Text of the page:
Black-faced Cuckoo-shrikesCoracina novaehollandiae are a common bird species around our home in Broome, Western Australia. They are present throughout much of Australia and as their name would suggest they have a black face! They have one very distinct feature when they land, which is that they shuffle their wings. It appears as if they just need to lie their wings correctly to be comfortable and it is never quite right when they first land. One of their nicknames is “shufflewings”, but in most notebooks birders will just write BFCS. The only other similar species is the White-bellied Cuckoo-shrike, but it is a much smaller species and the call is quite different.

Recently we have had Black-faced Cuckoo-shrikes visiting our garden for a drink. They are often nearby and breed locally, but we don’t always have them at the water. We have had some very hot days and we are all in need of extra hydration and it is no different for our feathered friends. We have two areas where birds can come to get a drink and the terracotta saucers have small rocks in to enable the birds to judge the depth. The water drips down constantly and many different birds visit throughout the day. If you look back over the years I have written often about the birds that visit the water in our garden. Here are some Brown Honeyeaters enjoying the water in 2014 and Zebra Finch in 2012 at this location.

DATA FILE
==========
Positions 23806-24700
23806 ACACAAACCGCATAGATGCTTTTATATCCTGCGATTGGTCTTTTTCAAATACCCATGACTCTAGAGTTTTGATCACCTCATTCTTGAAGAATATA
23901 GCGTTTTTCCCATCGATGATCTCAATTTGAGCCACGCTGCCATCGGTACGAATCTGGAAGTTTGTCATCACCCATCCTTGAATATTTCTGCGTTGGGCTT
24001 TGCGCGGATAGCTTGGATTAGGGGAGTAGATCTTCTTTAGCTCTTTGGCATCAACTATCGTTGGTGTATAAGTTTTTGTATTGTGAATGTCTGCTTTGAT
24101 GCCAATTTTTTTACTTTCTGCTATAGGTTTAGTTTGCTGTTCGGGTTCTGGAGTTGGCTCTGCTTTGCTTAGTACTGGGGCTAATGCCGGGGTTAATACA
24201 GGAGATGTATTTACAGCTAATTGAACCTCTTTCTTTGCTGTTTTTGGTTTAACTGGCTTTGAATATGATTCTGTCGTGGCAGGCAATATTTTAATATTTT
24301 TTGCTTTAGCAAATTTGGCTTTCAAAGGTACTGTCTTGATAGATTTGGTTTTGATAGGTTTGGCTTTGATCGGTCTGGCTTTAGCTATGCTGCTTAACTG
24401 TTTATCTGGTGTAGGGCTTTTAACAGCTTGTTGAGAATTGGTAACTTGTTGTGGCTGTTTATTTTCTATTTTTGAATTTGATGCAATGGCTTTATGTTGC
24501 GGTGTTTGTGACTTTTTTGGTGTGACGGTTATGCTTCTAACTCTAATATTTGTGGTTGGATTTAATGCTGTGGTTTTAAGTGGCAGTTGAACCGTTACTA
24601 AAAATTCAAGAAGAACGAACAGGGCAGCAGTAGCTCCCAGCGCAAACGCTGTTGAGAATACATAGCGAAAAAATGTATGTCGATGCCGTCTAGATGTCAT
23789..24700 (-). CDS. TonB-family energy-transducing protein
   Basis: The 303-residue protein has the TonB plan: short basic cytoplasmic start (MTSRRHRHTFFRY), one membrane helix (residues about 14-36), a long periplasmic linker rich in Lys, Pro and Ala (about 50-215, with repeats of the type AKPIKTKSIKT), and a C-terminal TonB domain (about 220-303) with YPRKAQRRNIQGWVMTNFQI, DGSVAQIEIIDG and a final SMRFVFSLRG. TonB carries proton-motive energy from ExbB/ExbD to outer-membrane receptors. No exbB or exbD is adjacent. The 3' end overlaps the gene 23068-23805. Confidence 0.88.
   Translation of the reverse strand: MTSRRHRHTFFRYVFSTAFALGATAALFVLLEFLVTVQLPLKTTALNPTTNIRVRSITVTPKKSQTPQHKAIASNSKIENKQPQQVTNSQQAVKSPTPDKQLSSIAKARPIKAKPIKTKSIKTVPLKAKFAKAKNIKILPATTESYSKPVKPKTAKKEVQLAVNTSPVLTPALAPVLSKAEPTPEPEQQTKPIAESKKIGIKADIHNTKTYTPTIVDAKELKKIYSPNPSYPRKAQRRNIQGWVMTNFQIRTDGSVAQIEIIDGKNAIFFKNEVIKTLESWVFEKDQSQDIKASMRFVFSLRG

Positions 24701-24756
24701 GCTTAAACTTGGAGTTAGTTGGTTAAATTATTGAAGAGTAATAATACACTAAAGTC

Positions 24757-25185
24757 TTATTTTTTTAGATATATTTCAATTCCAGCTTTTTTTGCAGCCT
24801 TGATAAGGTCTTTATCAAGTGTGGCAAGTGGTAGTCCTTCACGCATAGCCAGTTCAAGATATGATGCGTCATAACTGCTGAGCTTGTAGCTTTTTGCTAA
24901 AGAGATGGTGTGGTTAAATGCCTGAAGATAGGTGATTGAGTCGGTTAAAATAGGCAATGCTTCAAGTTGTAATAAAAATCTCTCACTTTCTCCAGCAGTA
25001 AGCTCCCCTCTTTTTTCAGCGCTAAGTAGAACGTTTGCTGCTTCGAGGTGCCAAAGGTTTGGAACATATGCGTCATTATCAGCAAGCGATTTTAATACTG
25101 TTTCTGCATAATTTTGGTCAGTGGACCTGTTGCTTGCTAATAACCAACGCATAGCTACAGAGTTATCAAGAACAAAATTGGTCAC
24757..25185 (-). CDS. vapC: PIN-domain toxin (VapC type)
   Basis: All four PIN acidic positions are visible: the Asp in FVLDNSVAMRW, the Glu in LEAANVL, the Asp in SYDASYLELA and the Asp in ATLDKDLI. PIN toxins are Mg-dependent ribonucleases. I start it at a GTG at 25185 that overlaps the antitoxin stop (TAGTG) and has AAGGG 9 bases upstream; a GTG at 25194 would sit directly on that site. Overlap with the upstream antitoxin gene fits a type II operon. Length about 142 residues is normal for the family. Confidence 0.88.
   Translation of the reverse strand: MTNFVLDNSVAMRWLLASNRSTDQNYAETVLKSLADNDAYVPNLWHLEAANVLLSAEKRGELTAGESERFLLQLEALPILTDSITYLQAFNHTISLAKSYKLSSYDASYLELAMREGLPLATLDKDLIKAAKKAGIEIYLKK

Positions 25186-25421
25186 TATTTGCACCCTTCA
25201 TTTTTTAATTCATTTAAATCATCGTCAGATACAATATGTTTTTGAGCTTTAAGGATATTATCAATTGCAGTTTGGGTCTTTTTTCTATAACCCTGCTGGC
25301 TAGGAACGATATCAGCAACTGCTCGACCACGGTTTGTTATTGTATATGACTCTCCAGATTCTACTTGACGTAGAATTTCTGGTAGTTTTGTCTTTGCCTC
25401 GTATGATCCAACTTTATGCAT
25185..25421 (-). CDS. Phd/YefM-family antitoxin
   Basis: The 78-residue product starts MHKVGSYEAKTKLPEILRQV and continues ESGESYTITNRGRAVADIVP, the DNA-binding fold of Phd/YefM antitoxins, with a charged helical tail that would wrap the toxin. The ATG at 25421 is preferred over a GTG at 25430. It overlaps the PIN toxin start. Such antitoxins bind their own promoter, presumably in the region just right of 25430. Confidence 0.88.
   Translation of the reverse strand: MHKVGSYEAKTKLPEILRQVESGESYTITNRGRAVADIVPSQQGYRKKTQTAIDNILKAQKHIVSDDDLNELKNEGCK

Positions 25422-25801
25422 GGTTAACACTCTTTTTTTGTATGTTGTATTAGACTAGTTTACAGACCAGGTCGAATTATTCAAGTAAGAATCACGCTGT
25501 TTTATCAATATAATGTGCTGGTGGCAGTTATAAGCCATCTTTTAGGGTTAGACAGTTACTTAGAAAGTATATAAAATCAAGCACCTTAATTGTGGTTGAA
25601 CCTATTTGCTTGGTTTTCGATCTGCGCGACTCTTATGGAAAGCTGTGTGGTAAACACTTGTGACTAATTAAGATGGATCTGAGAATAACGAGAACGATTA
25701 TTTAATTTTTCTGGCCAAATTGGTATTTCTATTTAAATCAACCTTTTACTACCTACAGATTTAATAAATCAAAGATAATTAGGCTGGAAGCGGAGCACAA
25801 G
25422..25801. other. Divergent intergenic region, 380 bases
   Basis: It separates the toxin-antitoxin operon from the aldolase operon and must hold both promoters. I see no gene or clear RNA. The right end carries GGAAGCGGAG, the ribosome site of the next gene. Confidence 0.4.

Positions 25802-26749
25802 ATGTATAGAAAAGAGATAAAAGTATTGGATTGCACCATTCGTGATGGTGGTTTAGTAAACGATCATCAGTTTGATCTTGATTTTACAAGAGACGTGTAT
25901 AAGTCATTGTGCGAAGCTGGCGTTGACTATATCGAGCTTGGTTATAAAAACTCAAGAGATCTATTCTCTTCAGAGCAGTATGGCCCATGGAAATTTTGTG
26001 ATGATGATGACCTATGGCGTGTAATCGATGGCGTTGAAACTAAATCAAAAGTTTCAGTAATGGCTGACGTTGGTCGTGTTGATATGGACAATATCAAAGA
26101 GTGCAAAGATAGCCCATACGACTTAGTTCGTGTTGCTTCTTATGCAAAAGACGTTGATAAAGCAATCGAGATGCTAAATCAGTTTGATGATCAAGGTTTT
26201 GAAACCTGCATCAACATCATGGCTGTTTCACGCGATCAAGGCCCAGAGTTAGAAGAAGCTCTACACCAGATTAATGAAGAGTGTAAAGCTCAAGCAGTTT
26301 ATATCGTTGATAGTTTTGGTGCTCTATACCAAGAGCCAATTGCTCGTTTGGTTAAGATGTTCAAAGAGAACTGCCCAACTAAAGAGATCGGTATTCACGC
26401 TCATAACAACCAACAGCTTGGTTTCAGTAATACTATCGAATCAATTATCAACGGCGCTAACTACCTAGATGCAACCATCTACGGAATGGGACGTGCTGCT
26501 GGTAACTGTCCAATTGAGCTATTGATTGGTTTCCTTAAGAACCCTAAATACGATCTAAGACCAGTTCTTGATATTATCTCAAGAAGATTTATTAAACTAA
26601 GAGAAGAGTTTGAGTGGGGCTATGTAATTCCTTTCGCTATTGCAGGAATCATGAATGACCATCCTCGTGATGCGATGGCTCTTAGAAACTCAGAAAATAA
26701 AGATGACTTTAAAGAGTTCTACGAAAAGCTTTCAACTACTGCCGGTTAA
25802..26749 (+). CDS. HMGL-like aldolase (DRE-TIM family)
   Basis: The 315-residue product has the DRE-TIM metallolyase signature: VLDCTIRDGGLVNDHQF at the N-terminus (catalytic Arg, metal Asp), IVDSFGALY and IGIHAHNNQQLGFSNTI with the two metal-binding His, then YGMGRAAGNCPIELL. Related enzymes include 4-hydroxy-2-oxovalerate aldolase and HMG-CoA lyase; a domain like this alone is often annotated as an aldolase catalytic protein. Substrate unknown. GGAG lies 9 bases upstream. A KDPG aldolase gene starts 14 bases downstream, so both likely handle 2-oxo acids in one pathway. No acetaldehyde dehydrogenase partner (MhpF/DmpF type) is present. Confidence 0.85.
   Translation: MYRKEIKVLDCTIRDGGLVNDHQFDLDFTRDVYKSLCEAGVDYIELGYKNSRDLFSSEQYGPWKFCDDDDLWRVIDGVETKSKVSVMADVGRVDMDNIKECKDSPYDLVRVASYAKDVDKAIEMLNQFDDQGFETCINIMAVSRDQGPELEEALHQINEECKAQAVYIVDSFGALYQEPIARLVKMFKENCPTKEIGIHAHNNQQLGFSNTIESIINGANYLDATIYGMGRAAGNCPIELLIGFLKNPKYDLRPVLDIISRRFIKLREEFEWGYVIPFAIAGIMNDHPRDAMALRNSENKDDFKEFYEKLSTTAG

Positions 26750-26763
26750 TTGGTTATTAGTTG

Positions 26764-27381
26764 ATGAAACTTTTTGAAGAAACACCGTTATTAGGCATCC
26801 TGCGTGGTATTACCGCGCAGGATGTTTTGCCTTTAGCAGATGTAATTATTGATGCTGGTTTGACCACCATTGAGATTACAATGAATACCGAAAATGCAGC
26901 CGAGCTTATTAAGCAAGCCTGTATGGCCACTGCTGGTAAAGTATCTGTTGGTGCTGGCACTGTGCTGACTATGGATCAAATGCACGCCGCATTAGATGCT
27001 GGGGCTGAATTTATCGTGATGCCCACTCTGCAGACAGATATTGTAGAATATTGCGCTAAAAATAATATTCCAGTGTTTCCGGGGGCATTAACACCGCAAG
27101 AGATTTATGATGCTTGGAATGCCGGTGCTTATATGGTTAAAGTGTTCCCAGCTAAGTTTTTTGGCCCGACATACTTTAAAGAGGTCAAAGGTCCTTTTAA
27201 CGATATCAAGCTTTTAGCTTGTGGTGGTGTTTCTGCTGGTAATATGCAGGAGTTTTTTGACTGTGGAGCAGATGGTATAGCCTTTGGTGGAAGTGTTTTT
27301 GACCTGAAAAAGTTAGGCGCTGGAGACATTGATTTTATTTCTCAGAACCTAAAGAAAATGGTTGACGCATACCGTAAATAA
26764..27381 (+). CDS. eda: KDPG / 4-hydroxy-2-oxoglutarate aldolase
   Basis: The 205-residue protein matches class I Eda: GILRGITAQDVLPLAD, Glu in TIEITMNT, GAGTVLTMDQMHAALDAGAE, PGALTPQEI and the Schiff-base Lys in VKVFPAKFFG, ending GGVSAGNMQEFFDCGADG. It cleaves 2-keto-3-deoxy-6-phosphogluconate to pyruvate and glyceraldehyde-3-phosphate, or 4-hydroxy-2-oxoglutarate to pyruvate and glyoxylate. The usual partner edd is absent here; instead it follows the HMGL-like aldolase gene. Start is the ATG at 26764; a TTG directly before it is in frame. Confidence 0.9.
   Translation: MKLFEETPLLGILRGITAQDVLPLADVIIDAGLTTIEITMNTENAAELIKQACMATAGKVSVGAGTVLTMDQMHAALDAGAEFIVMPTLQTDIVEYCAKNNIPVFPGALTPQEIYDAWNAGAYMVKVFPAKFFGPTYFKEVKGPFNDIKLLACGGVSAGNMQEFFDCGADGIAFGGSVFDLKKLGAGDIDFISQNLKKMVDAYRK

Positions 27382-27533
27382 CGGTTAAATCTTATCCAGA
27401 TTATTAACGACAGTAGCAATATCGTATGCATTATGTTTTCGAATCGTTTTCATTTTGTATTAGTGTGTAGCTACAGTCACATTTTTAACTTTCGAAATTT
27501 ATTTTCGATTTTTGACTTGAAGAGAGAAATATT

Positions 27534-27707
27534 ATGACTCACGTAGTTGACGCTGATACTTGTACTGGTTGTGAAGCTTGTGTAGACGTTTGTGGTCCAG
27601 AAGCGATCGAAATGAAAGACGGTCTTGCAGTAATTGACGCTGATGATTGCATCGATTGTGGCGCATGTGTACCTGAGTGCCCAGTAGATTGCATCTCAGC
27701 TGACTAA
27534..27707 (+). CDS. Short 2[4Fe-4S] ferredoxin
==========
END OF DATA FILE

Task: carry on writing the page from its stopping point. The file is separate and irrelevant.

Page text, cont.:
When the Black-faced Cuckoo-shrike first came in for a drink it appeared to be exhausted and perched on the edge of the saucer and then slowly drank. We know the feeling all too well when it appears to be too hot to do much at all.

Black-faced Cuckoo-shrike

The following day a Black-faced Cuckoo-shrike returned and it was quite likely the same individual. It started in the same area and then moved to the water under our Billygoat Plum tree. The bird shuffled its wings as it landed and then after taking a long drink it moved into the shade for some time. The large native tree offers many insects amongst its branches as well as shade and is popular with all of the birds.

Black-faced Cuckoo-shrike

I think I have covered most of the poses of a Black-faced Cuckoo-shrike with a slight wing shuffle in the last two photos!

Birdlife Australia has chosen the Black-faced Cuckoo-shrike for the bird of the month, so it only seemed appropriate that I should give them a mention this week before the month is over!

Written by Clare M
Clare and her husband, Grant, have lived permanently in Broome, Western Australia since 1999 after living in various outback locations around Western Australia and Darwin. She has lived in the Middle East and the United States and traveled extensively in Europe. She monitors Pied Oystercatchers breeding along a 23km stretch of Broome's coastline by bicycle and on foot. She chooses not to participate in social media, but rather wander off into the bush for peace and tranquility. Thankfully she can write posts in advance and get away from technology!